Though puzzle plot mysteries were certainly also Takagi’s thing. The Tattoo Murder Case is written in the classic tradition (heck, the narrator is a returning medical student who teams up with his genius detective friend to solve a locked room murder). Takagi’s best known novel, that is not available in English translation at least, is Why Were The Puppets Killed, which is as classic as you can get, with puppets from an amateur magician club being “killed” (for example, decapitated), soon followed by *real* dead bodies that are killed in the same way).
LikeLiked by 2 people
Thanks for sharing your knowledge of Takagi and Japanese crime in this period. With just three titles available in English out of a lengthy writing career I am curious why those were the ones chosen. Why Were The Puppets Killed sounds fantastic and I shall have to hope that some day it may turn up in translation.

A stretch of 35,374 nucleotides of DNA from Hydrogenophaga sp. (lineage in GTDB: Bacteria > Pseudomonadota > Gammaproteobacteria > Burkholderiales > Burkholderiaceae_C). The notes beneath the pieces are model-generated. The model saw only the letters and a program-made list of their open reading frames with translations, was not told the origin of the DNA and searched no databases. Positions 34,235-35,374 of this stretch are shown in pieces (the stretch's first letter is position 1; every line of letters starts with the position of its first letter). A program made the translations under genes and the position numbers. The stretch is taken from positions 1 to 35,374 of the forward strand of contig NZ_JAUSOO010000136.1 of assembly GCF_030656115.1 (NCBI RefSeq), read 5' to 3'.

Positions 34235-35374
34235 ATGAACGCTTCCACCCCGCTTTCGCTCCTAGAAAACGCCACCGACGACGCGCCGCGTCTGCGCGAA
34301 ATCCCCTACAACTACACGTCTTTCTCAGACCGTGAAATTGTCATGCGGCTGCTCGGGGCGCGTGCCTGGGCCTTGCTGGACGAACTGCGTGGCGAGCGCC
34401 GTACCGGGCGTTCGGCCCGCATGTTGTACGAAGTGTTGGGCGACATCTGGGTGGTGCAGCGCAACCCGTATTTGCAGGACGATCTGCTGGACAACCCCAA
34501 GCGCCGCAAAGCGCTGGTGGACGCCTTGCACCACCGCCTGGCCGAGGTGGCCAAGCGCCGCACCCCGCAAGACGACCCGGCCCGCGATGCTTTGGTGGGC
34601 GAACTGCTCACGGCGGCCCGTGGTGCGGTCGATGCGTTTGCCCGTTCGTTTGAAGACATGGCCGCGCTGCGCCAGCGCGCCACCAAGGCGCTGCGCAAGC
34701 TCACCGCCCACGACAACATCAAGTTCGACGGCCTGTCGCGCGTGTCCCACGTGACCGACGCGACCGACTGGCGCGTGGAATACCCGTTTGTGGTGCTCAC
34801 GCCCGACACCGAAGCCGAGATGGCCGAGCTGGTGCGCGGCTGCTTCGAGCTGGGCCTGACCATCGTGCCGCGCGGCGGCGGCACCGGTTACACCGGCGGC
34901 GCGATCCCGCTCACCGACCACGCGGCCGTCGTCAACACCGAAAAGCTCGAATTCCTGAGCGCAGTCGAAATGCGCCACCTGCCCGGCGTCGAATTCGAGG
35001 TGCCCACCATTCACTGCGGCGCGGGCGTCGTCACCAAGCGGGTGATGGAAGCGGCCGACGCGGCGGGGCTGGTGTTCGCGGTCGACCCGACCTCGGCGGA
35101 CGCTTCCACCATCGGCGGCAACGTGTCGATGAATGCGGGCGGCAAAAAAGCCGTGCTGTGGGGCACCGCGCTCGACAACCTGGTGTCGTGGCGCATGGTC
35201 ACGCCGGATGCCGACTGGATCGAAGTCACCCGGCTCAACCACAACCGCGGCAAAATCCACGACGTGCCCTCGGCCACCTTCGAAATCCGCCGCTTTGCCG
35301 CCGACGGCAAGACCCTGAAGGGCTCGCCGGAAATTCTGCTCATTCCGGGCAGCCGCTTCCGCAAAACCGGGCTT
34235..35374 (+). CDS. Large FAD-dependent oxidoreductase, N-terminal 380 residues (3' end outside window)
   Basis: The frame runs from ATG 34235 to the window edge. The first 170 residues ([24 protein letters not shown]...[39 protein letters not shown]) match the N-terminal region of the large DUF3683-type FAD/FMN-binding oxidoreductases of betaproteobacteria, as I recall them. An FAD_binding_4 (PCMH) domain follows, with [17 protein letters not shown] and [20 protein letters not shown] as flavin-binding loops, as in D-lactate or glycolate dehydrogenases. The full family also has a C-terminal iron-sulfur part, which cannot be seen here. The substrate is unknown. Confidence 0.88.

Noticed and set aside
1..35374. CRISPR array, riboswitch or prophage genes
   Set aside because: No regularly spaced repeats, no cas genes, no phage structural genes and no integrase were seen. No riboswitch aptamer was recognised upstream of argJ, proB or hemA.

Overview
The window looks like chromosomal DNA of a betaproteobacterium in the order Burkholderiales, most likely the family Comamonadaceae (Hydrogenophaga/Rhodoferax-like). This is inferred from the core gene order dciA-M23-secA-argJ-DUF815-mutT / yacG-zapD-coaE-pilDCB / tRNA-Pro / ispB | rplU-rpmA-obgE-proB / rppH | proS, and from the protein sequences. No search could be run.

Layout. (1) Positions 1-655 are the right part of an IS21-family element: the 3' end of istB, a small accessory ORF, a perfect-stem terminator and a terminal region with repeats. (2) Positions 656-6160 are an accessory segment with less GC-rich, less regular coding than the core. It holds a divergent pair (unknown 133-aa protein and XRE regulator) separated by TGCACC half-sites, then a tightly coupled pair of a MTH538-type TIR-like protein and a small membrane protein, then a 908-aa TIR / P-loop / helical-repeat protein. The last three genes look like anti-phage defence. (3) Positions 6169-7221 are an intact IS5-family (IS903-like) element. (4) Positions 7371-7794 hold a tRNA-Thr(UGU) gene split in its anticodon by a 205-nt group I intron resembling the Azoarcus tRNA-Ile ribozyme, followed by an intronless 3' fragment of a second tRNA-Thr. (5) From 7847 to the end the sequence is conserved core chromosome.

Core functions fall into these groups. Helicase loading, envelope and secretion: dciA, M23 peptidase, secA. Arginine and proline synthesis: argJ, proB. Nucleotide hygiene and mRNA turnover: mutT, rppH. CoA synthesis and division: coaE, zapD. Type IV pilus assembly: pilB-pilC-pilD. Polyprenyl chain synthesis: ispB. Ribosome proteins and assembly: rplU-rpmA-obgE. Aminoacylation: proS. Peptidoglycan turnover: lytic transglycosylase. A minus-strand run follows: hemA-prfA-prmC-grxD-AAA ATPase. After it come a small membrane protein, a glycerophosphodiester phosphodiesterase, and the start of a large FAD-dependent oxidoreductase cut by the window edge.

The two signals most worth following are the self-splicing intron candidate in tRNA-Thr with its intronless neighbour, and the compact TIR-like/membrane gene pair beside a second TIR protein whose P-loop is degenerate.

I second JJ on this, you make this sound really appealing. Psychological insight and convincing cultural detail are hard to do well – will add this to the ( near-infinite) list.
LikeLiked by 1 person
Awesome! I am happy to hear that I made it sound appealing so hopefully you enjoy it too whenever you are able to get to it. 🙂